In addition, tech projects need good overall design, beyond the technology piece. They need a good think-through in terms of sustainability (for programs that are meant to endure), local context, unintended effects, privacy and protection (especially if they are human rights related, work with vulnerable people or could put users in any kind of risk).
As many would agree, the tech is only 10% of it. There is a trend toward developing more detailed user manuals and guidance on what to think about when designing initiatives using new tools like Ushahidi because of demand for this from users. I do think that donors and implementers and innovators need to keep that in mind, and be sure that they are planning for and funding that other 90%. I also think donors should be supporting local building up of skills and capacities and strategic thinking, via funding to innovation and tech hubs and support to universities and other kinds of opportunities for further education, training, and especially experimentation in the area of technology for people in their own countries, and starting from local context and local realities.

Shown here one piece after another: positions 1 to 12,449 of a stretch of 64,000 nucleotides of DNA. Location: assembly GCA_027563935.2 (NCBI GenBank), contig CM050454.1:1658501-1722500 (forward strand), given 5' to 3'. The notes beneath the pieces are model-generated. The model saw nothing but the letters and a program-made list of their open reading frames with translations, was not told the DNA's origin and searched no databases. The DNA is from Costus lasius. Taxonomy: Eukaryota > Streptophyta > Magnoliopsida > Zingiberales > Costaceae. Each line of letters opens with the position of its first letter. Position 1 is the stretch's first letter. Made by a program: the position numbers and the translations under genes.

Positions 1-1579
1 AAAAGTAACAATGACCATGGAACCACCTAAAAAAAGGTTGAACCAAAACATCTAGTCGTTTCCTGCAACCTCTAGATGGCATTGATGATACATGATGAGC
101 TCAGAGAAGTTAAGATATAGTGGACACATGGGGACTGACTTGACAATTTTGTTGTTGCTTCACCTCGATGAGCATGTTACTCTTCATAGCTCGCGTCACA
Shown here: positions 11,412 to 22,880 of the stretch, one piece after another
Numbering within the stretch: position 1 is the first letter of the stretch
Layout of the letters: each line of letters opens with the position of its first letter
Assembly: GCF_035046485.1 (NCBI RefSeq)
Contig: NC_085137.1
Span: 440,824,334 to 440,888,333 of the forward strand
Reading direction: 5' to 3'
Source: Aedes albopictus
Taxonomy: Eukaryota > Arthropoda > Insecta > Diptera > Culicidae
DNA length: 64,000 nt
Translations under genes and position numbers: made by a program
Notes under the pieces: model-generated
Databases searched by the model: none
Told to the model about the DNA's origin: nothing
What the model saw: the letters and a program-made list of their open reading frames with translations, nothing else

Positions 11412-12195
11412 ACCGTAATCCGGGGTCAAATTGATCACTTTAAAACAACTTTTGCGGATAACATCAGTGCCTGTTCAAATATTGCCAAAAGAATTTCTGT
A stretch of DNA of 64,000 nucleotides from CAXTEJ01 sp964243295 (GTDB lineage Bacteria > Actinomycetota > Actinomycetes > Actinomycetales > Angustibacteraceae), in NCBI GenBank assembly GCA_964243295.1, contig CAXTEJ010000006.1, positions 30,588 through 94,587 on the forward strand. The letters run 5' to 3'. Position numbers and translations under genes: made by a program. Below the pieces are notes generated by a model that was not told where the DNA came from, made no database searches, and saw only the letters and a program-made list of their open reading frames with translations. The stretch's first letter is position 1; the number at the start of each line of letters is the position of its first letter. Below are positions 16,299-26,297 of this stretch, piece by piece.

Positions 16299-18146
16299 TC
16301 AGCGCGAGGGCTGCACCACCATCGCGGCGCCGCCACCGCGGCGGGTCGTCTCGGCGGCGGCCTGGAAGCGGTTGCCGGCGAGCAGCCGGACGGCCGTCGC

Building bridges between new technologies and existing initiatives
Some major transparency initiatives are gaining more and more traction at the moment, for example the recently-launched open government program led by the US and Brazil (and rejected by India) and the International Aid Transparency Initiative (IATI). In addition, there are some really interesting locally led transparency initiatives happening all over the place. The panel on Transparency, Accountability and Democracy highlighted a number of tech tools and platforms that are being used to enhance this area of work (including Frontline SMS, My Society, and Huduma) and some broad thinking around the topic by Owen Barder, who highlighted various aspects of aid transparency and the giant disconnect in terms of what the general public, governments receiving aid, and donors want to know about aid.